The core purpose of AirDailyX is to enhance the flight simulation community by creating, collecting and distributing high-quality news and information. Producing content of the highest quality and integrity is the basis for our reputation and the means by which we fulfill the public trust and our readers’ expectations. The following policies are not meant to deter whimsical, witty or even brash reporting at AirDailyX, but there is a line that cannot be crossed and these policies are meant define that line.
The goal of AirDailyX is to cover the news as impartially as possible — “without fear or favor” — and to treat readers, news sources, advertisers and others fairly and openly, and to be seen to be doing so. The reputation of AirDailyX rests upon such perceptions, and so do the professional reputations of its staff members. Thus AirDailyX and members of its news department and editorial page staff share an interest in avoiding conflicts of interest or an appearance of a conflict.
Integrity & Truth
Whatever else we contribute, our first duty is to make sure the integrity of AirDailyX is not blemished during our stewardship. At a time of growing and even justified public suspicion about the impartiality, accuracy and integrity of some journalists and some journalism, it is imperative that AirDailyX and its staff maintain the highest possible standards to insure that we do nothing that might erode readers’ faith and confidence in our news content. This means that the journalism we practice daily must be beyond reproach.
As journalists we treat our readers, viewers, listeners and online users as fairly and openly as possible. Whatever the medium, we tell our audiences the complete, unvarnished truth as best we can learn it. Staff members who plagiarize or who knowingly or recklessly provide false information for publication betray our fundamental pact with our readers and we do not tolerate such behavior. Falsifying any part of a news report will result automatically in disciplinary action up to and including termination. But in a climate of increased scrutiny throughout the news business, these further guidelines are offered, to resolve questions that sometimes arise about specific practices:
Readers should be able to assume that every word between quotation marks is what the speaker or writer said. AirDailyX does not “clean up” quotations. If a subject’s grammar or taste is unsuitable, quotation marks should be removed and the awkward passage paraphrased. The writer should, of course, omit extraneous syllables like “um” and may judiciously delete false starts. If any further omission is necessary, close the quotation, insert new attribution and begin another quotation. (AirDailyX does adjust spelling, punctuation, capitalization and abbreviations within a quotation for consistent style.) In every case, writer and editor must both be satisfied that the intent of the subject has been preserved.
Other People’s Reporting
When we use facts gathered by any other organization, we attribute them. Our preference, when time and distance permit, is to do our own reporting and verify another organization’s story; in that case, we need not attribute the facts. But even then, as a matter of courtesy and candor, we credit an exclusive to the organization that first broke the news. And when the need arises to attribute, that is a good cue to consult with the department head about whether publication is warranted at all.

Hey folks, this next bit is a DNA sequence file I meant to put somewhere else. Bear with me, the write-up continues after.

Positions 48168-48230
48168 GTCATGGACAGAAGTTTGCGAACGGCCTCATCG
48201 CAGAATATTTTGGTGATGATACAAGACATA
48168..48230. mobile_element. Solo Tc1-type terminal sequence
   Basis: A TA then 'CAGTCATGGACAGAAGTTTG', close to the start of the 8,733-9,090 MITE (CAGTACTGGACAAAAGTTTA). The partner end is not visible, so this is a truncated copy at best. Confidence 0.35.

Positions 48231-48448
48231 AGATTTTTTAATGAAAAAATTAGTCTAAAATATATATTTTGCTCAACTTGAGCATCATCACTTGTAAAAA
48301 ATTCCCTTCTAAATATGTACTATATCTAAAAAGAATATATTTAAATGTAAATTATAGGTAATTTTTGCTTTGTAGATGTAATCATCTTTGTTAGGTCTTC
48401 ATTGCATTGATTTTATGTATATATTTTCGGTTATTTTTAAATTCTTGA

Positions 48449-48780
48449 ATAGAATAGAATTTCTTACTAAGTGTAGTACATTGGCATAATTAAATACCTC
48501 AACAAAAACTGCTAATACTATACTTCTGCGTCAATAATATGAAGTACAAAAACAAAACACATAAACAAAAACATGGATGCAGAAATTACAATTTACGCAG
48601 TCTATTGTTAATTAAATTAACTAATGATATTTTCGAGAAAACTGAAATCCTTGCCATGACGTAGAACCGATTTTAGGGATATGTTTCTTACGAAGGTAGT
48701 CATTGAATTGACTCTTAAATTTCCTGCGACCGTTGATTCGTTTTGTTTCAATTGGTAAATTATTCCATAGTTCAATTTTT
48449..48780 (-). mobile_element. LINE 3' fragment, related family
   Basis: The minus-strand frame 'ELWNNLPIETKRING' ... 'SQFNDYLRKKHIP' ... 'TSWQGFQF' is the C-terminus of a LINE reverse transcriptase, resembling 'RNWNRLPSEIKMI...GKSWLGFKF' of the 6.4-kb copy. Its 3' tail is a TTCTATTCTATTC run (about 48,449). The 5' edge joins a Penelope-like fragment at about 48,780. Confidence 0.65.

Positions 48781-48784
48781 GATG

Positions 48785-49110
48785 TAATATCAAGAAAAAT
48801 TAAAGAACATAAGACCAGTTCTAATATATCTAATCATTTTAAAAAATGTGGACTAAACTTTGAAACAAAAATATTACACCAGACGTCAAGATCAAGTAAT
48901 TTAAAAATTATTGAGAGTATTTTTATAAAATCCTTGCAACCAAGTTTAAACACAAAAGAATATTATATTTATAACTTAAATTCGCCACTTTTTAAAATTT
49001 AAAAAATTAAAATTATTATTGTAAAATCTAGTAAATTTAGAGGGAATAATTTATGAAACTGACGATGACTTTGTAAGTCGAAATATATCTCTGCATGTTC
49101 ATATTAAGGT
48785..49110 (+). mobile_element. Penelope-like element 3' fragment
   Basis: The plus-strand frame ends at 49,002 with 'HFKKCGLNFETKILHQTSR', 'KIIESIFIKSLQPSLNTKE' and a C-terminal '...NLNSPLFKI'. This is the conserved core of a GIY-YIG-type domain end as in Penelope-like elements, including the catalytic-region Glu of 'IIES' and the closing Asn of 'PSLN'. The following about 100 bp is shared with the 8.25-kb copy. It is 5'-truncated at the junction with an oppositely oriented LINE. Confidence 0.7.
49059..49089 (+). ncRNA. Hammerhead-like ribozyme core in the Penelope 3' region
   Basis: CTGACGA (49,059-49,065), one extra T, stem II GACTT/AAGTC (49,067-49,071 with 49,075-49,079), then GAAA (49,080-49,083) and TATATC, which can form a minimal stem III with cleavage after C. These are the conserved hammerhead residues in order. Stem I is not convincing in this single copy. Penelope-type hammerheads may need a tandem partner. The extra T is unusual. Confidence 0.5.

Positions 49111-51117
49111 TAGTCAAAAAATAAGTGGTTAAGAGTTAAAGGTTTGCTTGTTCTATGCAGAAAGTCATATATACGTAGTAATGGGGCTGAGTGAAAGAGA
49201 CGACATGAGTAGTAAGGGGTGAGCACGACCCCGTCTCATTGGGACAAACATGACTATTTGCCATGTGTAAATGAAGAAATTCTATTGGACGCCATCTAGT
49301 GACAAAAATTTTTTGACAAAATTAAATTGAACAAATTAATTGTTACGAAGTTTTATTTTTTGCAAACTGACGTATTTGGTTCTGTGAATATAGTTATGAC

Writers at AirDailyX are their own principal fact checkers and often their only ones. Concrete facts – distances, addresses, phone numbers, people’s titles – must be verified by the writer. It is especially important that writers verify the spelling of names by asking. A person who sees his or her own name misspelled in our publication is likely to mistrust whatever else we print.
Because our voice is loud and far-reaching, AirDailyX recognizes an ethical responsibility to correct all its factual errors, large and small. The paper regrets every error, but it applauds the integrity of a writer who volunteers a correction of his or her own published story. Whatever the origin, though, any complaint should be relayed to a responsible supervising editor and investigated quickly. If a correction is warranted, fairness demands that it be published immediately. In case of reasonable doubt or disagreement about the facts, we can acknowledge that a statement was “imprecise” or “incomplete” even if we are not sure it was wrong.
Few writers need to be reminded that we seek and publish a response from anyone criticized in our pages. But when the criticism is serious, we have a special obligation to describe the scope of the accusation and let the subject respond in detail. No subject should be taken by surprise when the paper appears, or feel that there was no chance to respond.
Screenshots and Images
Images in our pages, that purport to depict a product in its original “out-of-the-box” state must be genuine in every way. No objects may be added, rearranged, reversed, distorted or removed from a scene (except for the recognized practice of cropping to omit extraneous outer portions). Make every attempt to screenshot only the product or products for which your article features. Adjustments of color or grayscale should be limited to those minimally necessary for clear and accurate reproduction. Occasionally, an explanatory caption may be advisable. Altered or contrived photographs are a device that should not be overused. Never take a screenshot of a product you have not obtained legally. If you have any question about the appropriateness of an alteration or are not sure how best to make clear to the reader that the image has been manipulated or the scene contrived, consult with the Publisher.